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Civil Rights Groups Push High School Reform into the Limelight

Civil Rights Groups Push High School Reform into the Limelight

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Updated on Mar 6, 2009

Think the civil rights movement is over? Think again. Nine major organizations representing communities of color are making history again--this time in the name of kids.
 
Dubbed the Campaign for High School Equity, the goal is to ensure that America’s high schools can supply students of all backgrounds with the tools for college, work and life.
 
They plan to make this happen by breathing new life into high school reform. They want to redesign high schools, provide students with excellent teachers, rally community support for student success and provide equal learning opportunities for all students. Most importantly, they want to create a system to make high schools accountable.
 
The reasons for forming this partnership are all too clear: research shows that in the 2003-2004 school year only 53.4 percent of black students, 49.3 percent of American Indian and Alaska Native students, and 57.8 percent of Hispanic students graduated on time.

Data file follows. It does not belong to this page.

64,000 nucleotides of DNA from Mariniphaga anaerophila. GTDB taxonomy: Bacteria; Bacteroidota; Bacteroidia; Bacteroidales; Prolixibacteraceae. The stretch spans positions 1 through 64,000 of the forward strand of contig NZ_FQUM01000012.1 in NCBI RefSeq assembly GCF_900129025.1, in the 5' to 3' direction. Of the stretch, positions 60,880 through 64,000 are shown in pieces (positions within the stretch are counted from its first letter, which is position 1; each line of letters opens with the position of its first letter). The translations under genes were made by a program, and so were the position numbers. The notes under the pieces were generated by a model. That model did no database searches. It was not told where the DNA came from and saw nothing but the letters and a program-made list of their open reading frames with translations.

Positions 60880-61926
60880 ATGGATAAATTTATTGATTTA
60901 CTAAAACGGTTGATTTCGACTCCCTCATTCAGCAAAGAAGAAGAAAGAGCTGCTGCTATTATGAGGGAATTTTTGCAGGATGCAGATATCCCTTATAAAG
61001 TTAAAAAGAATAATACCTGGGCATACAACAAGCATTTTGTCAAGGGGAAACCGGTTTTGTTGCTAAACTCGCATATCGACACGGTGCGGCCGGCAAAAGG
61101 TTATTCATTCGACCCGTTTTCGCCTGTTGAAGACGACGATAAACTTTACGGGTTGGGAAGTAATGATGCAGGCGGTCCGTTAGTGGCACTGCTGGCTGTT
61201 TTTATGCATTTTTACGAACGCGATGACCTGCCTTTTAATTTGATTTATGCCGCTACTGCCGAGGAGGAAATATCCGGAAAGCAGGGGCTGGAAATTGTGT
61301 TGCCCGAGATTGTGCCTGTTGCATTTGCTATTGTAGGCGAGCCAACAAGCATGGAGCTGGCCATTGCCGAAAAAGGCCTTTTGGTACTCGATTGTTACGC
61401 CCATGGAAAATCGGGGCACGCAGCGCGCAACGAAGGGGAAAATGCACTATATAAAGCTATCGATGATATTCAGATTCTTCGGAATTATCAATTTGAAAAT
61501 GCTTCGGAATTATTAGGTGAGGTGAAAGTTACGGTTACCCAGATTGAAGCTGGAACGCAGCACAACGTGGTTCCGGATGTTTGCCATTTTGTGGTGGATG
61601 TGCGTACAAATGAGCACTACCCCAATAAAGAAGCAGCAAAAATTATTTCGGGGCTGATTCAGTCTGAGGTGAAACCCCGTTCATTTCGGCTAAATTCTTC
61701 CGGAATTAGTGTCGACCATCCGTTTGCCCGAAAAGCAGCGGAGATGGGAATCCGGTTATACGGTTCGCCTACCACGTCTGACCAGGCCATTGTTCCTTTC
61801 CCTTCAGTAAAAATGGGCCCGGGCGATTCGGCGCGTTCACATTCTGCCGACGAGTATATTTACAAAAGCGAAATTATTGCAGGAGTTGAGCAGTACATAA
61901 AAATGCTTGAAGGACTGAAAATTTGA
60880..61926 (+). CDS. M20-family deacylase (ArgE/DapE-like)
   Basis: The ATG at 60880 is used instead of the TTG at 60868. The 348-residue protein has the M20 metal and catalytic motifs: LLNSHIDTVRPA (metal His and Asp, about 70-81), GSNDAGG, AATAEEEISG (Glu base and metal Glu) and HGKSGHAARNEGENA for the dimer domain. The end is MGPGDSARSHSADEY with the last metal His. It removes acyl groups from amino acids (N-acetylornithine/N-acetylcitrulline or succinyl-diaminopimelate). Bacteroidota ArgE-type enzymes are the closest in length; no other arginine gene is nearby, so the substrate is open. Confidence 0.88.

The partnership includes the Leadership Conference on Civil Rights Education Fund, The League of United Latin American Citizens, the Mexican American Legal Defense and Educational Fund, the National Association for the Advancement of Colored People, The National Association of Latino Elected and Appointed Officials Educational Fund, the National Council of La Raza, the National Indian Education Association, the National Urban League, and the Southeast Asia Resource Action Center.
 
These organizations have been around the block when it comes to providing opportunities for the disadvantaged. Though the goals of the campaign aren’t new, perhaps the historical coming-together of the big nine will help turn these dreams into realities for millions of kids.
 
You can download a copy of the campaign’s first publication, A Plan For Success: Communities of Color Define Policy Priorities for High School Reform. Go to www.highschoolequity.org

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